Few events in recent history brought the Russians so much false pride and celebration as the dash to Pristina airport and its occupation in the aftermath of the Kosovo war.
Russian forces moved into the airport during the night without notifying anyone, a few hours ahead of the scheduled NATO deployment of troops. This, after staunch opposition to the war that almost ruined Russia-U.S. relations. It was a colorful stunt, but Russia gained little from it besides alienating much of Western opinion. In fact, it could have led to a Russia-U.S. shooting match.
For months thereafter, Russian generals were given medals, their egos were stoked and endless rounds of self-congratulation were heard in Moscow. Is something similar about to happen in Iraq - not just involving Russia this time, but also certain NATO member countries?
A Russian Army embarrassed by its poverty in the face of the opulence, technical prowess and might of NATO - and especially the United States - took enormous pride in the Pristina dash. TV commentators and newspaper columnists were so euphoric that one might have thought it was the Russians that had won the Balkan conflict, in which they failed to save their Slav brother Slobodan Milosevic from then-U.S. President Bill Clinton's assault. Milosevic is now in The Hague undergoing a long trial for war crimes and crimes against humanity.
Since then, the Russian Army has had to face the ignominy of an embarrassing campaign in its own Chechen republic. Three years after President Vladimir Putin sent troops into this breakaway territory, more than 50,000 people may have died, including some 5,000 servicemen. But that is not all - bomb blasts, ambushes and skirmishes are daily occurrences. Chechen terrorists drove right into the center of Moscow and took a theater full of people hostage. Then, others managed to blow up the headquarters of the Chechen government installed by Moscow in Grozny.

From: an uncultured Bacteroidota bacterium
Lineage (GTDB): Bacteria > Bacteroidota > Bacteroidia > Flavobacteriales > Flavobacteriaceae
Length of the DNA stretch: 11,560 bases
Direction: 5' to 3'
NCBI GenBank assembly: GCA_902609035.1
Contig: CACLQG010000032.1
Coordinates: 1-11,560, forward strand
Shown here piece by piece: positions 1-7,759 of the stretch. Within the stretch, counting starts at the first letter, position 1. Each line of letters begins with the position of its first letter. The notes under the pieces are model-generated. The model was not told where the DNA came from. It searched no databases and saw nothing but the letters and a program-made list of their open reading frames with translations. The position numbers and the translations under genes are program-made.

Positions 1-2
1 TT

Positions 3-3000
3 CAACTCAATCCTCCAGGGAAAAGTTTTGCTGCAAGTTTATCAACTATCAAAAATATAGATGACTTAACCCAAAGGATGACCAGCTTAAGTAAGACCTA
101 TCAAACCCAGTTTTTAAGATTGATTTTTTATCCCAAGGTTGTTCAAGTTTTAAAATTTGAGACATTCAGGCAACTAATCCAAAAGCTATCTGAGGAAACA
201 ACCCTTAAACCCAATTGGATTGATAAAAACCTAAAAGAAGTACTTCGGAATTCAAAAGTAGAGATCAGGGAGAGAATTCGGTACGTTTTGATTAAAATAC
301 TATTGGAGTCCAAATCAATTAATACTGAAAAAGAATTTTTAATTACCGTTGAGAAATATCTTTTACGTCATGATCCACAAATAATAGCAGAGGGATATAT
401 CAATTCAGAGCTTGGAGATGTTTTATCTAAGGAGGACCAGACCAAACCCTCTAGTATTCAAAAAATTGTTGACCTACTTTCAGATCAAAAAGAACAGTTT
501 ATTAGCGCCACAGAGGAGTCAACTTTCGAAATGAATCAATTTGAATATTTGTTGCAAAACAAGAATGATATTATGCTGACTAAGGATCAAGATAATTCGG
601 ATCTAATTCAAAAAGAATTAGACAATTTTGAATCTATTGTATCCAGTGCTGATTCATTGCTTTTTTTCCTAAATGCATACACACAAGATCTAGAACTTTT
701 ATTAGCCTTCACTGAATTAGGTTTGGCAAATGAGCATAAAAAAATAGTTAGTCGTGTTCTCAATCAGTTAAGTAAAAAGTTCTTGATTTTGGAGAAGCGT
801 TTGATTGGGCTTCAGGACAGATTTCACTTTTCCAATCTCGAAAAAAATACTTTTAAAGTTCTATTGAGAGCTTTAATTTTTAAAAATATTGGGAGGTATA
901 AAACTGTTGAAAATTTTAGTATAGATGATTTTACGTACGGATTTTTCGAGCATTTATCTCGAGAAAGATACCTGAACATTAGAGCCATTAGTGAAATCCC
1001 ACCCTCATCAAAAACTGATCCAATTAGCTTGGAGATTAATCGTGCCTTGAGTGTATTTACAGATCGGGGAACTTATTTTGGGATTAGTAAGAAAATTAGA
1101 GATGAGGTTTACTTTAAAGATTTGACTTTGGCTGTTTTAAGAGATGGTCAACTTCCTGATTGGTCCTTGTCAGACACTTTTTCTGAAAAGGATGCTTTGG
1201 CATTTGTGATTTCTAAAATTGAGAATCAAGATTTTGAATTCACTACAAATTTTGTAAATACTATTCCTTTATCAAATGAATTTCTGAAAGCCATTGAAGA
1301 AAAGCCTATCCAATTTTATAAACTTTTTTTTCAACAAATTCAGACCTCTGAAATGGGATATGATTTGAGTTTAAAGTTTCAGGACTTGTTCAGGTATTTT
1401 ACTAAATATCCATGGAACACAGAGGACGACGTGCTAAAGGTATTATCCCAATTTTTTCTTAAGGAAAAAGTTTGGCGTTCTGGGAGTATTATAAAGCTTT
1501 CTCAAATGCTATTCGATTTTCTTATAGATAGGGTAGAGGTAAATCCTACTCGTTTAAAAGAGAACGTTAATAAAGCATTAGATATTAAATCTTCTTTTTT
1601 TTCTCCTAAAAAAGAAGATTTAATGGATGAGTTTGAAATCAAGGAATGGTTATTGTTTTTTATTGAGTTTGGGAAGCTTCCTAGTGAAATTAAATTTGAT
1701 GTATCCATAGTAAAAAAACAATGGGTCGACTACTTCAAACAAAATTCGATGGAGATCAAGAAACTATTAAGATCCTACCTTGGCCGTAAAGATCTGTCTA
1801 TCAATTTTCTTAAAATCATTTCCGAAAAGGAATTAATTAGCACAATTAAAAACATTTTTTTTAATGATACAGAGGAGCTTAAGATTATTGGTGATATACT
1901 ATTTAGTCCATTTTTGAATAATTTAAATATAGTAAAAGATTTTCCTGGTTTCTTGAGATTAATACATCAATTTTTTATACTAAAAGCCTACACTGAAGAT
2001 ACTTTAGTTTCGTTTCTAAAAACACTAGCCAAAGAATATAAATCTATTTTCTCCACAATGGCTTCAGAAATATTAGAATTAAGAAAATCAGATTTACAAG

Now, after an impressive military campaign on the part of the Americans and English, the Russians and French want to get back into the game.
According to some sources, there are proposals to do "another Pristina" on the Americans, this time in Baghdad - and on a much larger scale, with many more players involved. And this could be the true subject of the upcoming summit between U.N. Secretary-General Kofi Annan, Russia, Germany and France in St. Petersburg.
This time, Annan, himself feeling marginalized by the United States, could offer the white-painted aircraft and infrastructure of his organization as the Trojan Horse to deliver Russian and French forces to Baghdad and other key Iraqi cities.
If it works, without firing a shot, just as in Afghanistan, Russia would achieve a considerable strategic victory. It would be a diplomatically daring, rather underhanded but smart move to protect Russian interests in postwar Iraq. If this course of action is decided upon, the French and Germans are also likely to go along and sponsor its daring goals.
Naturally, just as the United States and Britain did when they named their war "Iraqi Freedom," Russians appreciate that such an operation must be done under the cover of a humanitarian effort.
Even if the United Nations is marginalized in its role in Iraq, it is unlikely that it will be excluded from distributing rations to the Iraqi people. And what is there to stop Annan from requesting security from Russia and France?
A move into Baghdad to provide humanitarian assistance would bring even more public and international support to the troika of Russia, France and Germany than their opposition to a UN Security Council resolution legitimizing the war has already garnered.
Arab countries would also welcome the presence of countries that had opposed the invasion.
We may be about to see a new, almost-unprecedented geopolitical move. The war may almost be over, but the games are just beginning.